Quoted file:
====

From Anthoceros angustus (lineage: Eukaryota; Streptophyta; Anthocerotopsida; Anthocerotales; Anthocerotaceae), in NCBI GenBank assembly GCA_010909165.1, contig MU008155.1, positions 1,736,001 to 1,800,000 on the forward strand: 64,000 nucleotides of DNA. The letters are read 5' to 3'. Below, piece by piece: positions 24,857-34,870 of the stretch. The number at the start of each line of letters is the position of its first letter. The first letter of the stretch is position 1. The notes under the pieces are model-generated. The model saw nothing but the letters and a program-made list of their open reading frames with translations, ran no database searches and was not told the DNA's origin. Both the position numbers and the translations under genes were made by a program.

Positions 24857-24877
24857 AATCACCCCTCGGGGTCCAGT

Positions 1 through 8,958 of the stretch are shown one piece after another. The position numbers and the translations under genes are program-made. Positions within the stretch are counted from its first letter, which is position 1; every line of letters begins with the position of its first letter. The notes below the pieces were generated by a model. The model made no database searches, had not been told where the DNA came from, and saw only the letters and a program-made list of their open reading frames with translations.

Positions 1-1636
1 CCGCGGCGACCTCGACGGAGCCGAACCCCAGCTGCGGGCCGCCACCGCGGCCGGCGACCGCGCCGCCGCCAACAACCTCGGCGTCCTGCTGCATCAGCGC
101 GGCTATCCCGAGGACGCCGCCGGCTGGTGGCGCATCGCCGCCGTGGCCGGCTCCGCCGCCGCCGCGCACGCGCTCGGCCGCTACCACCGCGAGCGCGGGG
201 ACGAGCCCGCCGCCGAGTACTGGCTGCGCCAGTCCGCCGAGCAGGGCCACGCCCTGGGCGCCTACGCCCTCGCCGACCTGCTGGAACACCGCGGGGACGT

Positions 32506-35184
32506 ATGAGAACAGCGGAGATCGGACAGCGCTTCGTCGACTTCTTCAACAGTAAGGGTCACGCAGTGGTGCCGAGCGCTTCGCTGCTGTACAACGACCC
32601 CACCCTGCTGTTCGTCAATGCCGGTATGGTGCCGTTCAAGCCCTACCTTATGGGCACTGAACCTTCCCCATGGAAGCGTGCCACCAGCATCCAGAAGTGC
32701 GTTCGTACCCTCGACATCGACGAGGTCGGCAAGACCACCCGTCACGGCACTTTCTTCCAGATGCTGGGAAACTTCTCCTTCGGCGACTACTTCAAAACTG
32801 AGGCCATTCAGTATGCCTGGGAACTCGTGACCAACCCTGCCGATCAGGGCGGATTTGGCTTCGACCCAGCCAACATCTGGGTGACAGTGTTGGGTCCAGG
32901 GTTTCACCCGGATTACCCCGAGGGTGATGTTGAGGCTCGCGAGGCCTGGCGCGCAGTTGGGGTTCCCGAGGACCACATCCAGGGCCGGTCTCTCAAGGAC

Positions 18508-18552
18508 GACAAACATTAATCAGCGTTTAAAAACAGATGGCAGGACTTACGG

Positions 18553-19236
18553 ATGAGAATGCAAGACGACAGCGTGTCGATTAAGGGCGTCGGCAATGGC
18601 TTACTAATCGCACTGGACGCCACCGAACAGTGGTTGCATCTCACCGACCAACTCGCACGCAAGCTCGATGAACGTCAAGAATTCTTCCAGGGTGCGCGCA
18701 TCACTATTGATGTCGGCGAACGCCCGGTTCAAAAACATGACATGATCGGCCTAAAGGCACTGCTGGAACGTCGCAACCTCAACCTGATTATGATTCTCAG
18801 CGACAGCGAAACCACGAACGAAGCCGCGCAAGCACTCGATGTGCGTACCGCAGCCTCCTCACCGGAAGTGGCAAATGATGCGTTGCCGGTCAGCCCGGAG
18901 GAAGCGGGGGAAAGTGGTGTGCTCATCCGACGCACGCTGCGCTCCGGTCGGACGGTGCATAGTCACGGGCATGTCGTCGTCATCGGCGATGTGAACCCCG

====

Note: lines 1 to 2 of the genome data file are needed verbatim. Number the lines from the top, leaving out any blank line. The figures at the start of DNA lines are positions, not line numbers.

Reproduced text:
From Anthoceros angustus (lineage: Eukaryota; Streptophyta; Anthocerotopsida; Anthocerotales; Anthocerotaceae), in NCBI GenBank assembly GCA_010909165.1, contig MU008155.1, positions 1,736,001 to 1,800,000 on the forward strand: 64,000 nucleotides of DNA. The letters are read 5' to 3'. Below, piece by piece: positions 24,857-34,870 of the stretch. The number at the start of each line of letters is the position of its first letter. The first letter of the stretch is position 1. The notes under the pieces are model-generated. The model saw nothing but the letters and a program-made list of their open reading frames with translations, ran no database searches and was not told the DNA's origin. Both the position numbers and the translations under genes were made by a program.

Positions 24857-24877